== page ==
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ARS Home » Southeast Area » Dawson, Georgia » National Peanut Research Laboratory » Research » Publications at this Location » Publication #394378

Research Project: Integration of Traditional Methods and Novel Molecular Strategies for Improving Disease Resistance and Input-use Efficiency in Peanut

Location: National Peanut Research Laboratory

Title: Current challenges in peanut breeding for drought tolerance and future prospects

item Dang, Phat
item Lamb, Marshall
item SANZ-SAEZ, ALVARO - Auburn University
item CHEN, CHARLES - Auburn University

Submitted to: Meeting Abstract
Publication Type: Abstract Only
Publication Acceptance Date: 5/1/2022
Publication Date: N/A
Citation: N/A

Interpretive Summary: Abstract only.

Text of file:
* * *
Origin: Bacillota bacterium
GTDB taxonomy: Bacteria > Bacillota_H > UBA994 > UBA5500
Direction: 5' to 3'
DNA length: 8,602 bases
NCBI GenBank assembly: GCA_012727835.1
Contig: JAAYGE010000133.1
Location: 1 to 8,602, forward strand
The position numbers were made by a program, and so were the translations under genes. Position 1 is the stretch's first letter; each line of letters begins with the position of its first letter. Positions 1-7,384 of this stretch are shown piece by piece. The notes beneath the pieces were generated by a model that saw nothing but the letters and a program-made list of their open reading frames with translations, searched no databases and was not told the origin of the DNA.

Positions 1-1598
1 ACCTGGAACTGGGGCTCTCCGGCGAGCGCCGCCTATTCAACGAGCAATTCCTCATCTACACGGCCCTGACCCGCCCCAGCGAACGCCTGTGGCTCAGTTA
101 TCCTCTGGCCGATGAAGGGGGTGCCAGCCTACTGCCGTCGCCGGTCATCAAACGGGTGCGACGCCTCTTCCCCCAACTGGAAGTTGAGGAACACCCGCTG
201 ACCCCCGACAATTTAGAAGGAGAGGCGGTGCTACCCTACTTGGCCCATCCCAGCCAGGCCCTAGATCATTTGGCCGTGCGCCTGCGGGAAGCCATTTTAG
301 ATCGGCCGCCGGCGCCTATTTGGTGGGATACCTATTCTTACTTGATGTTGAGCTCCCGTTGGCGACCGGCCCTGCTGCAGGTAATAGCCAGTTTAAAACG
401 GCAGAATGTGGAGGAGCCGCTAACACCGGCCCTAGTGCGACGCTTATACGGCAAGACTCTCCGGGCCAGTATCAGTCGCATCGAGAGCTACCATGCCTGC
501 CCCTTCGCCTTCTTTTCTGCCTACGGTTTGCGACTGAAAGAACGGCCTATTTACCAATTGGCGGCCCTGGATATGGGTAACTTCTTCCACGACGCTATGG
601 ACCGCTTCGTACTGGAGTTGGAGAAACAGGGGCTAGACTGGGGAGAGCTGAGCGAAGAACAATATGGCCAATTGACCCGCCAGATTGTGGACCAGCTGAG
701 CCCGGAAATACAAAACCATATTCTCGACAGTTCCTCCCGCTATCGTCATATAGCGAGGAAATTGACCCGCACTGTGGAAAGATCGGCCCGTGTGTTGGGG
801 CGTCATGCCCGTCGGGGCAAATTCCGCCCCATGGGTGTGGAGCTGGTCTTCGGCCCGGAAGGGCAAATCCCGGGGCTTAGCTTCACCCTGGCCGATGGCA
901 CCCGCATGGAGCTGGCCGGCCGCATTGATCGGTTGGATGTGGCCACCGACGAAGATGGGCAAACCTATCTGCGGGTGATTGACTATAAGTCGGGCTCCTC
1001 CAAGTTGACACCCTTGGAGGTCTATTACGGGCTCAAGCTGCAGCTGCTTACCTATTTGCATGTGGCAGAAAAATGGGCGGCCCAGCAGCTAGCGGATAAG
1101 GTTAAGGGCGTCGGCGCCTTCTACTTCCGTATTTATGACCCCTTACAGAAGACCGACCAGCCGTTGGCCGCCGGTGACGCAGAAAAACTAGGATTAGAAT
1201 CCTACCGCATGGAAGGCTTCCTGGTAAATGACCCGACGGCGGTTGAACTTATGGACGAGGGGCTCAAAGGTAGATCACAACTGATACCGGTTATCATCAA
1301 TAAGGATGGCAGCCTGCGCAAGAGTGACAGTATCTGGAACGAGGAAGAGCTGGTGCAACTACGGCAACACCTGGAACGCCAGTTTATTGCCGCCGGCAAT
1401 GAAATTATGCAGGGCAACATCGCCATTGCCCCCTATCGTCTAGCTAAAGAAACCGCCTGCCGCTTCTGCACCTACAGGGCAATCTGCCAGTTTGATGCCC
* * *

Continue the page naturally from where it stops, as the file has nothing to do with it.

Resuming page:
Technical Abstract: Drought is the main abiotic stress in peanut that can cause significant yield loss and reduce seed quality. Plants responds to drought stress by modulating plant morphology, physiology, biochemistry, and molecular gene activation. Progress in the development of drought tolerant peanut lines has been difficult due to the multi-allelic affect and variable environmental factors. Yield, as a composite of all the interactions of biotic and abiotic components and stress tolerant genetic potential of specific peanut genotypes, can be significantly variable depending on year and location. Recent advances in peanut genomics research have identified QTLs for drought tolerance and putative drought responsive candidate genes through GWAS analysis. But the usefulness of these putative gene markers must be validated by field experiments and consistently correlated with the phenotyping traits measured. Recent research has indicated that several potential drought tolerance mechanism(s) exist in peanuts ranging from morphological, physiological, biochemical, and/or genetic variations in different genetic background that maybe combined through targeted crosses to produce peanut lines with higher levels of drought tolerance. A discussion of our on-going drought research as well as other drought research to highlight the needs or potentials of different peanut traits that can be targets for peanut drought breeding will be presented.